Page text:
Deep Learning Weekly Issue #150
IBM's stance on facial recognition, a new SOTA object detection architecture, ML performance on mobile, and more
|Matthew Moellman||Jun 10, 2020|
This week in deep learning we bring you a state-of-the-art object detection paper (with code), Facebook’s TransCoder AI that converts code from one programming language into another, and a tool for deciding how big your language model should be.
You may also enjoy this post on exploration strategies in Reinforcement Learning, this deep learning API, or Uber's interface for running deep learning models from multiple frameworks.
For some deep learning content related to current events, check out this article on IBM's stance on facial recognition, and this facial blur tool in the Signal messaging app.
As always, happy reading and hacking. If you have something you think should be in next week's issue, find us on Twitter: @dl_weekly.
Until next week!
Facebook researchers this week introduced Situated Interactive MultiModal Conversations, a novel research direction aimed at training AI chatbots that take actions like showing an object and explaining what it’s made of in response to images, memories of previous interactions, and individual requests.
IBM Corp. CEO Arvind Krishna is withdrawing his company from the general-purpose facial recognition market over concerns that the technology is being used to promote discrimination and racial injustice.
Researchers at Google have developed a model to separate background noise from speech for their video chat product.
Uber’s autonomous driving group open-sourced Neuropod, a technology designed to reduce the amount of coding enterprise developers have to do to build and deploy artificial intelligence models.
Facebook researchers have developed a neural transcompiler - a system that converts code from one high-level programming language like C++, Java, and Python into another.
Mobile + Edge
The messaging app Signal introduced a new face-blurring feature to protect people’s privacy.
Machine learning on small IoT devices presents several challenges to designers: power consumption, latency, and accuracy.
Mobile apps for measuring neural network computational performance differ in the types of models and optimizations they use, so their results and relevance may vary.
Google AI researchers designed a pre-training self-supervised objective (called gap-sentence generation) for Transformer encoder-decoder models to improve fine-tuning performance on abstractive summarization, achieving state-of-the-art results on 12 diverse summarization datasets.
Exploitation versus exploration is a critical topic in reinforcement learning. This post introduces several common approaches for better exploration in Deep RL.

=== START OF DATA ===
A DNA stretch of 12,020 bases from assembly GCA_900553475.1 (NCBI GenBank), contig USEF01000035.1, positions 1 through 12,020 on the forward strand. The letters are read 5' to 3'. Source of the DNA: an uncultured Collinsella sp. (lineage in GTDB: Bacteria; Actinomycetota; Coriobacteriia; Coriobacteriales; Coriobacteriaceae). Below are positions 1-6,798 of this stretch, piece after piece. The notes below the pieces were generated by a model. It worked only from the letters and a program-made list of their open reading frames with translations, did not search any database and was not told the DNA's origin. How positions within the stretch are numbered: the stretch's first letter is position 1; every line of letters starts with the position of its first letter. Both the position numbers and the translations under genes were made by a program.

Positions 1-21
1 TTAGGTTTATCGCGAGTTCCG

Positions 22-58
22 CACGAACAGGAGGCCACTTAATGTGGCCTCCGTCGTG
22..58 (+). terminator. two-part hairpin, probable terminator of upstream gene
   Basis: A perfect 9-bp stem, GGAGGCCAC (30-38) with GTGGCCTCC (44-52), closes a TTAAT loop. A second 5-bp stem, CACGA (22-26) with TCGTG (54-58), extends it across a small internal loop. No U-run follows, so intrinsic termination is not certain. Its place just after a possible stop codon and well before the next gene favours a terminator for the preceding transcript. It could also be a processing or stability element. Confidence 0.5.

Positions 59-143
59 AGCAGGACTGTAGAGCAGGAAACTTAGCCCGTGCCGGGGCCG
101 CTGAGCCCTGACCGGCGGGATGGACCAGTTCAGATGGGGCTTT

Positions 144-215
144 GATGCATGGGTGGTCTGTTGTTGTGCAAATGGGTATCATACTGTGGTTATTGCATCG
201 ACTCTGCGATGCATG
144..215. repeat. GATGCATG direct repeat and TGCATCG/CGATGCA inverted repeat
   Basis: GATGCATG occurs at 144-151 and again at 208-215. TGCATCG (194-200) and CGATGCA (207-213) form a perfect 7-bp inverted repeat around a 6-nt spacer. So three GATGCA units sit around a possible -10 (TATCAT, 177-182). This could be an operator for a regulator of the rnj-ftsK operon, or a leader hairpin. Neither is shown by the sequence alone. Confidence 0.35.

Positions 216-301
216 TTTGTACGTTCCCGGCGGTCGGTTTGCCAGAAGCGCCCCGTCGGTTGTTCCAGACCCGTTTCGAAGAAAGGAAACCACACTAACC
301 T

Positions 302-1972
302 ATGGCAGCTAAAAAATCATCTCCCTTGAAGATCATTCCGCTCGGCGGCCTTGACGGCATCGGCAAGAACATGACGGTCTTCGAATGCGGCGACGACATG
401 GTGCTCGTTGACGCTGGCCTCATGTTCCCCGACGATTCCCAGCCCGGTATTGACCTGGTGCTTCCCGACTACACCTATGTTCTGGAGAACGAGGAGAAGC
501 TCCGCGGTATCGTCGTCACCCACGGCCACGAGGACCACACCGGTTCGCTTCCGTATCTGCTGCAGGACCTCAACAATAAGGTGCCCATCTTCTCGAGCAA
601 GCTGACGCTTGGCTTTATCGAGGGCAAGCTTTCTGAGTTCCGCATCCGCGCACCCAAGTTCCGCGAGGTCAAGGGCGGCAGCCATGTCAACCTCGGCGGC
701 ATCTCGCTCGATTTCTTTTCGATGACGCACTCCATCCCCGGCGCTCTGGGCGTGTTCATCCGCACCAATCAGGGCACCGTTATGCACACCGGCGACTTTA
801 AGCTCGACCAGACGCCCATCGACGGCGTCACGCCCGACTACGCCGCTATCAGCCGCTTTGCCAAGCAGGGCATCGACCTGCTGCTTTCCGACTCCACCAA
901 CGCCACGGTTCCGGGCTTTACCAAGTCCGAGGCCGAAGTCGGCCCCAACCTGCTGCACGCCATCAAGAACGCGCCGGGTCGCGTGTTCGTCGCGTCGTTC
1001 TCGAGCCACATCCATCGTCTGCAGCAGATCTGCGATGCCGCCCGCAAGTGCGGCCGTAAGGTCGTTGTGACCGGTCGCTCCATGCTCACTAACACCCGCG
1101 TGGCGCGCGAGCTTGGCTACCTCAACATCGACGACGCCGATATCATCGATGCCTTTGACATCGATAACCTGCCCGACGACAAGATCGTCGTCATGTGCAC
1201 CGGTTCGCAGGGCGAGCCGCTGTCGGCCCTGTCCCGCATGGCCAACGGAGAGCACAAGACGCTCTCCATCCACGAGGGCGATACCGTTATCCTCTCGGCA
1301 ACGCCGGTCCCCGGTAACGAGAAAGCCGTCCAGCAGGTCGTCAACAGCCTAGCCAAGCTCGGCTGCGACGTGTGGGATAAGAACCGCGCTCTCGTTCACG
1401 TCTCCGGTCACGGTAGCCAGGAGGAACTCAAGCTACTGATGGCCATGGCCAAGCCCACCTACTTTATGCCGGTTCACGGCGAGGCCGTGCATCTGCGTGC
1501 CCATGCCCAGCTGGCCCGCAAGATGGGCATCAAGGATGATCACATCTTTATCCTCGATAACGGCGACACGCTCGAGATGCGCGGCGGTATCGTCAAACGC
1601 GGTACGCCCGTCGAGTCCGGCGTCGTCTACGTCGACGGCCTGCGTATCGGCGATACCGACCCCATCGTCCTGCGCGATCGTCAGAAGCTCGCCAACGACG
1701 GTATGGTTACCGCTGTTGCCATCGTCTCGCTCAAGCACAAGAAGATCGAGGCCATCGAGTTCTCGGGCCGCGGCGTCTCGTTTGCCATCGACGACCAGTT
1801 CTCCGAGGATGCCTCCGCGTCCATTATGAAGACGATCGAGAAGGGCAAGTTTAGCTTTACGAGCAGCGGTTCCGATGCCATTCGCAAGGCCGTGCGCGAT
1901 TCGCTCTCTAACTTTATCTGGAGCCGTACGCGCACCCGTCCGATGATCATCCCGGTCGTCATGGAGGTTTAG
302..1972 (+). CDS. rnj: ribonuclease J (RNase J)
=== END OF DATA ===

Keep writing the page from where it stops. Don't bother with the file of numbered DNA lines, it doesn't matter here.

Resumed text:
One surprising scaling effect of deep learning is that bigger neural networks are actually compute-efficient. Given a training budget, this tool determines how big a model should be.
Libraries & Code
Code for the paper titled DetectoRS: Detecting Objects with Recursive Feature Pyramid and Switchable Atrous Convolution.
Libra is a deep learning API that allows users to use machine learning in their workflows in fluent one-liners.
Code for the paper titled PEGASUS: Pre-training with Extracted Gap-sentences for Abstractive Summarization.
Papers & Publications
Abstract: Many modern object detectors demonstrate outstanding performances by using the mechanism of looking and thinking twice. In this paper, we explore this mechanism in the backbone design for object detection. At the macro level, we propose Recursive Feature Pyramid, which incorporates extra feedback connections from Feature Pyramid Networks into the bottom-up backbone layers. At the micro level, we propose Switchable Atrous Convolution, which convolves the features with different atrous rates and gathers the results using switch functions. Combining them results in DetectoRS, which significantly improves the performances of object detection. On COCO test-dev, DetectoRS achieves state-of-the-art 54.7% box AP for object detection, 47.1% mask AP for instance segmentation, and 49.6% PQ for panoptic segmentation. The code is made publicly available.
Abstract: A transcompiler, also known as source-to-source translator, is a system that converts source code from a high-level programming language (such as C++ or Python) to another. Transcompilers are primarily used for interoperability, and to port codebases written in an obsolete or deprecated language (e.g. COBOL, Python 2) to a modern one. They typically rely on handcrafted rewrite rules, applied to the source code abstract syntax tree. Unfortunately, the resulting translations often lack readability, fail to respect the target language conventions, and require manual modifications in order to work properly. The overall translation process is time-consuming and requires expertise in both the source and target languages, making code-translation projects expensive. Although neural models significantly outperform their rule-based counterparts in the context of natural language translation, their applications to transcompilation have been limited due to the scarcity of parallel data in this domain. In this paper, we propose to leverage recent approaches in unsupervised machine translation to train a fully unsupervised neural transcompiler. We train our model on source code from open source GitHub projects, and show that it can translate functions between C++, Java, and Python with high accuracy. Our method relies exclusively on monolingual source code, requires no expertise in the source or target languages, and can easily be generalized to other programming languages. We also build and release a test set composed of 852 parallel functions, along with unit tests to check the correctness of translations. We show that our model outperforms rule-based commercial baselines by a significant margin.